“If love could have saved you, you would have lived forever.
I love you Liam Michael Felty, and I will never forget you.” -Mom


My husband Brad and I had been married for six years in October of 2011 and had just made a huge move across the country from Iowa to Virginia Beach for Brad’s job. I got pregnant with our first child in January of 2012. Brad got called for a civilian deployment so during the first half of my pregnancy I was being seen back home at the University of Iowa. I was already high risk due to a very rare thyroid mutation and was aware of the risks that mutation brought to having a baby. I had an amniocentesis done around 20 weeks and found out that not only were we having a baby boy (my husband Skyped in so we could open the envelope together) but that he also carried the same mutation as me. We had a plan of level 2 growth ultrasounds every 4 weeks and NST testing towards the later part of the pregnancy. I was feeling confident and I transferred care to Norfolk, Virginia after Brad was back from his deployment.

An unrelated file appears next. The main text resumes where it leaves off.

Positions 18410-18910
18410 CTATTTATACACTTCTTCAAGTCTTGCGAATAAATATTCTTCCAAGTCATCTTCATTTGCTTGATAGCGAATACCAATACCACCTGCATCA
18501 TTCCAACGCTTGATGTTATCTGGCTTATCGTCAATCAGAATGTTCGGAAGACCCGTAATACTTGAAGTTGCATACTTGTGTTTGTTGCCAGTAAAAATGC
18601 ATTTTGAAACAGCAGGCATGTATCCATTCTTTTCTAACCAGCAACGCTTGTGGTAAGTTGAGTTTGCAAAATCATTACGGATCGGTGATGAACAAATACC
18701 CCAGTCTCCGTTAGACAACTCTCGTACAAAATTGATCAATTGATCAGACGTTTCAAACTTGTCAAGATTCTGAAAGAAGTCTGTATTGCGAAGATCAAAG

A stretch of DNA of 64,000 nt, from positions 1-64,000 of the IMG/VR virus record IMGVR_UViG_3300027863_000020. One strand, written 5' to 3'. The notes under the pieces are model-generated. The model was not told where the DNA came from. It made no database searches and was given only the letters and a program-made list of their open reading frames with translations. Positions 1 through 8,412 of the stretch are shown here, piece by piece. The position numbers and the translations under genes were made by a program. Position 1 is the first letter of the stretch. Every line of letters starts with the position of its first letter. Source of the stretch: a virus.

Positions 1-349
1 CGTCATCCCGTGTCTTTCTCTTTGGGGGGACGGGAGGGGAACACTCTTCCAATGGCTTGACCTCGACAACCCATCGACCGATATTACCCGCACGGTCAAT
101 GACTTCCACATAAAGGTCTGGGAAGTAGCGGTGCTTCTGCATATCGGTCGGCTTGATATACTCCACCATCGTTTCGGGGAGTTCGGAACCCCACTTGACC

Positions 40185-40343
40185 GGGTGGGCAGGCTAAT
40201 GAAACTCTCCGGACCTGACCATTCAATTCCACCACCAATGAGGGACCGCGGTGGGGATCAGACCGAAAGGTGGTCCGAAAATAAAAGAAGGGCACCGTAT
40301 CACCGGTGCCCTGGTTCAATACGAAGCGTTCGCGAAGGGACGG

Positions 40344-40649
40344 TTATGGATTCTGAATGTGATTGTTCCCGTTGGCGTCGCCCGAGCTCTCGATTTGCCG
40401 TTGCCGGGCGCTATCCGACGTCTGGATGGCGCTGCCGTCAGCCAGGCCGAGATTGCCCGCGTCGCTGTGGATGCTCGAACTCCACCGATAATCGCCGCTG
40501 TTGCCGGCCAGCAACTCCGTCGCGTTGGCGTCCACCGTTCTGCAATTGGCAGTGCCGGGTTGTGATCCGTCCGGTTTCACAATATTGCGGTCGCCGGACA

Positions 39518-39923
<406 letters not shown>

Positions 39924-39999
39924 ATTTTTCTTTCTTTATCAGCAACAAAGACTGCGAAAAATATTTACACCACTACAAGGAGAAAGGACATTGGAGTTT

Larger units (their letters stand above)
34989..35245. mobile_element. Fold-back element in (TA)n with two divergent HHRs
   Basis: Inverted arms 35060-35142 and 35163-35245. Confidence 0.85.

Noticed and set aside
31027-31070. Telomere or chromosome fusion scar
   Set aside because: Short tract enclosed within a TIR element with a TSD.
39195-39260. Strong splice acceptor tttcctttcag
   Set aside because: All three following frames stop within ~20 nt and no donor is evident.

At my 28 week growth ultra sound he was measuring in the 60%. Neither my husband nor I are very big and so I was so excited that he was above average. At that point I felt like we had overcome all the hurdles that the mutation may have brought our way and the thought of anything else going wrong never crossed my mind. At my 32 week growth ultra sound he was measuring in the 35%. Of course that made me question a little but my doctors back in Virginia assured me that the 35% was still great and there was no cause for concern. My 36 week ultra sound was on Friday, September 7th and my doctors decided that I didn’t need one. I mentioned that he had dropped at my last one and was once again assured that the 35% was still good. Again, the thought of anything happening never crossed my mind as a first time mom. I trusted and was blissfully naive. I had an NST that day and went home. We had friends visit from Iowa and enjoyed the weekend at the beach and staying up late to play poker.